Sinopec and Kuwait Petroleum have plans to build a refinery in southern China. Beyond that, how this project is going to turn out is anybody’s guess. In this week’s Oilgram News column Petrodollars, Song Yen Ling discusses the “bumpy” path the project has taken.
China’s largest refiner China Petroleum & Chemical Corp, or Sinopec, announced in its annual report in March that a new 15 million mt/year refinery and petrochemical project in southern Guangdong province’s city of Zhanjiang would be operational by 2016. This would be one of its major investments in refining over the next few years and would suck up a significant part of its downstream budget.
What Sinopec did not mention however, was that the project is a joint venture with Kuwait Petroleum Corp.
While construction of the refinery is progressing as planned, the evolution of the project has been more bumpy.
A source at KPC’s overseas arm Kuwait Petroleum International said this week that both companies are still discussing the economics of the project and that the latter was concerned about profitability. In addition, the ownership structure of the project is also not fixed. When contacted, an executive at the Beijing office of KPI would only say the company was still involved in the venture but declined to give any further details.
“The talks are not going well and in the end I think Sinopec will just proceed with the refinery on its own. The project has already been approved and is being constructed. Whoever the partners are, the refinery will be built,” said one highly placed observer.
The roots of the project were sunk in 2004, following a top level agreement between both countries’ heads of state.
The idea was for KPC to follow in the footsteps of Saudi Aramco, which had started negotiations for a similar joint refinery and petrochemicals project in neighboring Fujian province in 1997. It later started up in 2009.
Notoriously protectionist about domestic oil projects, Chinese state companies were open to joint venture refineries with producer national oil companies because they provided security of oil supply, a key concern for Beijing as China’s crude imports rise.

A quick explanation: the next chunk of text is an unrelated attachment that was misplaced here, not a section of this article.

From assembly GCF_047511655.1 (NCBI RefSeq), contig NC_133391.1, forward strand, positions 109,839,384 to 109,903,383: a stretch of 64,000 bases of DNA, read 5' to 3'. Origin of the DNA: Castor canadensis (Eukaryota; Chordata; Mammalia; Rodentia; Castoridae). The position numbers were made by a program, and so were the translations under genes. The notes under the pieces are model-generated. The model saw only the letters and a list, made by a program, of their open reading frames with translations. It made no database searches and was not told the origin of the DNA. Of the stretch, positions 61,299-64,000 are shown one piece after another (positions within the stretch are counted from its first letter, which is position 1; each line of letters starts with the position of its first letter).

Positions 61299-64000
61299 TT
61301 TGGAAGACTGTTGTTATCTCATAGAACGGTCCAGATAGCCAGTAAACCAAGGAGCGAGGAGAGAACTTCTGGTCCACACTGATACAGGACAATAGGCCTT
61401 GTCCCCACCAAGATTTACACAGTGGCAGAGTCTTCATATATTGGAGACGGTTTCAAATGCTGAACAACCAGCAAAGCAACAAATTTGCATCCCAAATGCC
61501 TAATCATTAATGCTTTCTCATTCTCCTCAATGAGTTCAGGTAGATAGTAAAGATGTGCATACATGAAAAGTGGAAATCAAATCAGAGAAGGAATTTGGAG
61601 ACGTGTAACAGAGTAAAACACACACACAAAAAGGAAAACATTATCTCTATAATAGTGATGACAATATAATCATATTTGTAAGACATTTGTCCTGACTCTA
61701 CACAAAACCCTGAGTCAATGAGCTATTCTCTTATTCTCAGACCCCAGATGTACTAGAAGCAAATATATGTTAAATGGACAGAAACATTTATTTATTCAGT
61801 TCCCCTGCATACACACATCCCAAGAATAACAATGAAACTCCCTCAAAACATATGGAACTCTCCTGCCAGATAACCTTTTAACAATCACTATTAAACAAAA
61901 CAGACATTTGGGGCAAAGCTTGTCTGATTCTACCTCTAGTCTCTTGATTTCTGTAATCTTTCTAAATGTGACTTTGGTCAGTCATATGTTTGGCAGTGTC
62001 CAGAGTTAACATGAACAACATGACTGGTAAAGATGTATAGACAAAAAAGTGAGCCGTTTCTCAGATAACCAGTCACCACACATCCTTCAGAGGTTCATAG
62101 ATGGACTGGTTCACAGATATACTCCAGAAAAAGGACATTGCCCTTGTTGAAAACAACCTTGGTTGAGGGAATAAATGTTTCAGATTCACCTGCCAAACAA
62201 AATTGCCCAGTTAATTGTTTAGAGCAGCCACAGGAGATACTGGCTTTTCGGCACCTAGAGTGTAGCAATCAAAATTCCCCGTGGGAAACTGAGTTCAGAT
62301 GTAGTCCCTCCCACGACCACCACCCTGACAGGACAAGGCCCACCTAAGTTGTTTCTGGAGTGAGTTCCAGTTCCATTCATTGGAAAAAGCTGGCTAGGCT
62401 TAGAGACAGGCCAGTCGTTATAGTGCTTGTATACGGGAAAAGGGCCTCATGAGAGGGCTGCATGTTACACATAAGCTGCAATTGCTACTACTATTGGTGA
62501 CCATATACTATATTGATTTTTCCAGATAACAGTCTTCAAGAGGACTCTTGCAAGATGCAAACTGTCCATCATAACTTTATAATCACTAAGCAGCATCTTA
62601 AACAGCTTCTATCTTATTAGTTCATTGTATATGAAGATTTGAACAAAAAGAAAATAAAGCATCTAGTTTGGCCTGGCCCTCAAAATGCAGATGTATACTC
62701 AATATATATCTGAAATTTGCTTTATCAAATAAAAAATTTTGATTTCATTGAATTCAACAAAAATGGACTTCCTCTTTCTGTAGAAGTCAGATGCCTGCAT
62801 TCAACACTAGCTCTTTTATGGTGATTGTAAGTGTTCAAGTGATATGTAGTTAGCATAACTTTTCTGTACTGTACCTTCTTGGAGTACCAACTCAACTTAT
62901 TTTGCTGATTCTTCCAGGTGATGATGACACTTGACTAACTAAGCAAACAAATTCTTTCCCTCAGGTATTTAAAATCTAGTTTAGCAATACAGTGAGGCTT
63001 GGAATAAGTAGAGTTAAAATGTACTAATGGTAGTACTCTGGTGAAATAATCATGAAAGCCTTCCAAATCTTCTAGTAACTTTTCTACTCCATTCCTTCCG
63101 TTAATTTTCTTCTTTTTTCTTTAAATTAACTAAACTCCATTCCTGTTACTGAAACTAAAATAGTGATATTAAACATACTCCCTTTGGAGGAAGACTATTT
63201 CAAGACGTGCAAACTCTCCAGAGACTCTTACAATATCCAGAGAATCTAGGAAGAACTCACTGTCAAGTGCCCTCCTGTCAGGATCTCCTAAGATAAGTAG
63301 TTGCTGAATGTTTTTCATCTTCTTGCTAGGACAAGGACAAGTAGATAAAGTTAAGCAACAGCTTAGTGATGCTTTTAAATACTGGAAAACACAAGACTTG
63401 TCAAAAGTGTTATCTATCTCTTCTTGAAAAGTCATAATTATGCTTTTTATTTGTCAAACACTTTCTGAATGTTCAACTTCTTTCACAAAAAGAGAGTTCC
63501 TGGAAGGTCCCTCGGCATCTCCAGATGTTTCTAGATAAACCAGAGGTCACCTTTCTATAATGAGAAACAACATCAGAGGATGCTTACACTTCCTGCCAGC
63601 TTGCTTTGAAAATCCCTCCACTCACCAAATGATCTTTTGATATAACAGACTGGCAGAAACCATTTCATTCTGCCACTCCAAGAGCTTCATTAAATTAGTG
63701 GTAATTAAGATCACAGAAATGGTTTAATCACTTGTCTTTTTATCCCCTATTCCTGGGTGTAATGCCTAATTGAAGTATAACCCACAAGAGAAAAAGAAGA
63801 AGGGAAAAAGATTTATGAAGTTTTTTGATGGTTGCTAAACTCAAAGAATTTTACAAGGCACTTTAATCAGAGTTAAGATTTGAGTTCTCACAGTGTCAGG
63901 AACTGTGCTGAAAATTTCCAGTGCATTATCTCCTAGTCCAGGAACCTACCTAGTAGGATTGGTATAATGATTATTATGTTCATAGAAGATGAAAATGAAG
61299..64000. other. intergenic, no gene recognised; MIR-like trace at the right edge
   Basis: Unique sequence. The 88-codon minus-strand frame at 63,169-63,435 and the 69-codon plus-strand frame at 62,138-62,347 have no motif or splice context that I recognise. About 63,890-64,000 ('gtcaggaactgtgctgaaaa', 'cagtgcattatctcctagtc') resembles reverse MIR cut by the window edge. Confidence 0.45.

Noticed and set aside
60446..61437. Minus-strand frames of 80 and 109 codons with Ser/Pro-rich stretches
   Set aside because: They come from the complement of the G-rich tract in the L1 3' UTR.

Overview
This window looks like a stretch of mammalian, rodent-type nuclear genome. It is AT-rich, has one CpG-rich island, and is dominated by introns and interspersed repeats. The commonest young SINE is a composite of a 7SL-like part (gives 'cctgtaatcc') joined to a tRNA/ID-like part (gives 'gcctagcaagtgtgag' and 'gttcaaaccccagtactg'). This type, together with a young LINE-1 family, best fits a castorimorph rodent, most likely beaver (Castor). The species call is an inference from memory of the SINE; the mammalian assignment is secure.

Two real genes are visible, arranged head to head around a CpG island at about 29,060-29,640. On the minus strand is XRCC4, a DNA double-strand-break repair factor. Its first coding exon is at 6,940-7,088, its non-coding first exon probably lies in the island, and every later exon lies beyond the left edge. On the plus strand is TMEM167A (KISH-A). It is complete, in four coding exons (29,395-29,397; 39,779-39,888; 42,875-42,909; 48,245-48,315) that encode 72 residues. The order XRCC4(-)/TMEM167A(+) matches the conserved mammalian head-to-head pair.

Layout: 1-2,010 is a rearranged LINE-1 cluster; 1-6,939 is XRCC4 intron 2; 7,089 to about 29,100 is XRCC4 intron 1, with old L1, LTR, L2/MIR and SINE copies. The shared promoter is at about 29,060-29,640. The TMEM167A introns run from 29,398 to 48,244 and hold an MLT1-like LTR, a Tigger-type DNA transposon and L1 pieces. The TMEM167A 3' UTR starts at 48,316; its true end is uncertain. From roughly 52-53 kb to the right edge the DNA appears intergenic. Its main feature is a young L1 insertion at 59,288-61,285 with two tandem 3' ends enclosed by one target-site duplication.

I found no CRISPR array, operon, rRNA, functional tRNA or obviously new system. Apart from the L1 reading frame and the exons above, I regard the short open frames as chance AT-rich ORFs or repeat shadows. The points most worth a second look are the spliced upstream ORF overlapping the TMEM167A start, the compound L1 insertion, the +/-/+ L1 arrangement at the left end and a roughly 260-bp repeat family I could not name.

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There were problems for KPC from the start. It had originally been paired with state company PetroChina to develop a 240,000 b/d refinery and associated ethylene plant in Nansha in Guangdong, with the understanding that a fifth of the crude supply would come from Kuwait.
After working closely with PetroChina for nearly a year on the feasibility study and other preparation work, China unexpectedly switched KPC’s partner.
“The news caught KPC by surprise because PetroChina had not given KPC any indication that it had been replaced. A month later, KPC sent a delegation of officials to Guangdong, where Guangdong provincial officials officially informed KPC of the change in its JV partner but offered no explanation,” according to a September 2009 diplomatic cable from the US embassy in Beijing leaked by Wikileaks, quoting Meshari Al-Mahmoud, KPC’s chief representative in China.
When things finally progressed with Sinopec, there was local and state opposition to the Nansha location because of environmental concerns and a new site in Zhanjiang was eventually selected in 2009. The refinery would also have a 1 million mt/year ethylene plant and a 300,000 mt/year jetty.
KPC and Sinopec would jointly take a 50% stake in the $9 billion project, although the Kuwaitis were free to bring in a third partner to help defray the risk and costs. Privately however, the Chinese were opposed to any other foreign entity and protested when Kuwait later proposed Dow Chemical and Shell as minority partners.
The main obstacle though, was that Sinopec was unwilling to grant oil product marketing rights to KPC, which saw it as a vital way to mitigate heavy refining losses due to oil product price caps imposed by the Chinese government in the domestic market.
Nearly a decade after the deal was initially proposed and with construction well underway however, this sticking point remains and the Kuwaitis seem no closer to reaching any real agreement with Sinopec.
There are currently two other joint refinery projects being developed, both involving PetroChina’s parent China National Petroleum Corp. One is a venture with Venezuela’s state-owned PDVSA, for a 400,000 b/d refinery in Jieyang city in Guangdong. Construction started in May last year and is slated to be ready by 2015, CNPC has said.
The other is a 260,000 b/d refinery partnering Russia’s Rosneft in the eastern port city of Tianjin, that will likely be underpinned by ESPO crude, volumes of which the Russians earlier this month pledged to boost to China. The project broke ground in 2010 but made little progress because of profitability concerns and its original targeted start date of 2015 now seems unlikely.
–Song Yen Ling, with Oceana Zhou in Beijing